The esteemed literary editor of The New Republic, Leon Wieseltier, recently wrote a much-discussed piece on the imminent demise of his favourite record store in Washington, and the parlous state of independent record stores in general. "A record store, like a bookstore, is nothing less than an institution of spiritual renewal," he asserted. The "devastation" of such stores may seem "economically legitimate," inevitable even – but "it is culturally calamitous. In a word, wrong . . . [and]constitutes one of the great self-inflicted wounds of this wounding time."
The staff and clientele of Sound It Out Vinyl Tapes CDs DVDs in Stockton-on-Tees in northeast England don't appear to be subscribers to The New Republic. Nevertheless, they'd be 100-per-cent in accord with Wieseltier's sentiments, based on the heartfelt encomiums and testimonials offered to Jeanie Finlay's camera in this delightful, bittersweet documentary, originally released in Britain as "the Official Film of International Record Store Day 2011." (The 2012 edition happens on Saturday.) An elegiac pall hovers over most of Sound It Out's 75 minutes, not least because the borough of Stockton, pop. 190,000, is one of those deindustrialized wastelands of high unemployment and little hope that dot England's North. Yet even in its hardest times, it had been able to support six or seven independent record shops – until, that is, digitization and the Internet wrought their peculiar destruction, leaving Sound It Out (and its inventory of 50,000 discs) as the last store standing. Or should that be crumpling?
As elegies go, though, Sound It Out is long on low-budget charm and humour, or at least it seems to be: The accents of some of its "cast" are so thick on occasion that the film could benefit from subtitles. Finlay ( Teenland, Goth Cruise) centres her homage on the store's long-time paterfamilias Tom Butchart, a stocky, genial, encyclopedic sort with a blast of black hair who'd have been a character in a Nick Hornby novel 20 years ago if he weren't already living in real-time high fidelity. When she's not capturing the goings-on in Butchart's grungy, cluttered domain, Finlay's visiting the homes, listening rooms and studios of Sound It Out customers. Guys (yes, even in its twilight, record-collecting remains a largely male endeavour) like Shane, an epileptic with cerebral palsy and fluid on the brain, who confesses to having attended at least 350 Status Quo concerts and plans to be buried in a coffin made from his melted-down vinyl discs, and Sam, an astonishingly articulate headbanger whose musical preference is "anything suffixed by the word 'metal.'"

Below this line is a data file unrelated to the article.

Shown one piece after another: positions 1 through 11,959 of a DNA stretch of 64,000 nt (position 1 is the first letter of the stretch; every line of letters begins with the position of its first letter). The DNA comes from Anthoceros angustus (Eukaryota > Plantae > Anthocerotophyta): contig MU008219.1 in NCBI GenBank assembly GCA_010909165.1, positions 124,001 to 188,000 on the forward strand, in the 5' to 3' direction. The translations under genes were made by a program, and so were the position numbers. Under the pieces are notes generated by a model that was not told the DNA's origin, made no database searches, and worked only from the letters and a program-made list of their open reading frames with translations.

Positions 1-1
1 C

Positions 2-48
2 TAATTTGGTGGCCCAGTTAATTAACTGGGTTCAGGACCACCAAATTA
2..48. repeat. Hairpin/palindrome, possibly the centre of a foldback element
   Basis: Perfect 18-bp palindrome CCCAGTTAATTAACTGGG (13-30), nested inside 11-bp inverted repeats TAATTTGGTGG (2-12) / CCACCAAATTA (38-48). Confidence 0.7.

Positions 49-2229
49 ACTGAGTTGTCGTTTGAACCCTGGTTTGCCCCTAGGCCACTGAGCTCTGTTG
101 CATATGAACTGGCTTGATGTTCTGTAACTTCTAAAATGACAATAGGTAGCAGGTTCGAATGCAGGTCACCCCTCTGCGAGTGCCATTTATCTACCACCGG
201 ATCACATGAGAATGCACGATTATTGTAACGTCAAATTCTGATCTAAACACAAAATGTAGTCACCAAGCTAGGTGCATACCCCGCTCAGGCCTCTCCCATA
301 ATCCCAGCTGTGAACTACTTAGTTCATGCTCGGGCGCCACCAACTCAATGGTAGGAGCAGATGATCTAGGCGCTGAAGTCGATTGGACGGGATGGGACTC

Sound It Out likely bears little resemblance to Wieseltier's favourite music haunt in D.C. (which he says he's visited for 30 years). But as Tolstoy might have put it, "good record stores are all alike," whatever their size or stock or the number of tattoos sported by their customers. Through Findlay's astute, affectionate eye, we see not just a dusty labyrinth of Velvet Underground, Albert Ayler and Nancy Sinatra records in plastic bags but a community centre, a some-time performance space, a venue dedicated to "active idleness" and the serendipitous discovery, a source of solace and uplift, and a generator of meaning. In a world of iTunes, audio streaming and social media, it seems genuinely social and personal all at the same time.
Sound It Out
- Directed, written and photographed by Jeanie Finlay
- Classification: PG
Sound It Out begins a limited run on Friday at Toronto's Bloor Hot Docs Cinema.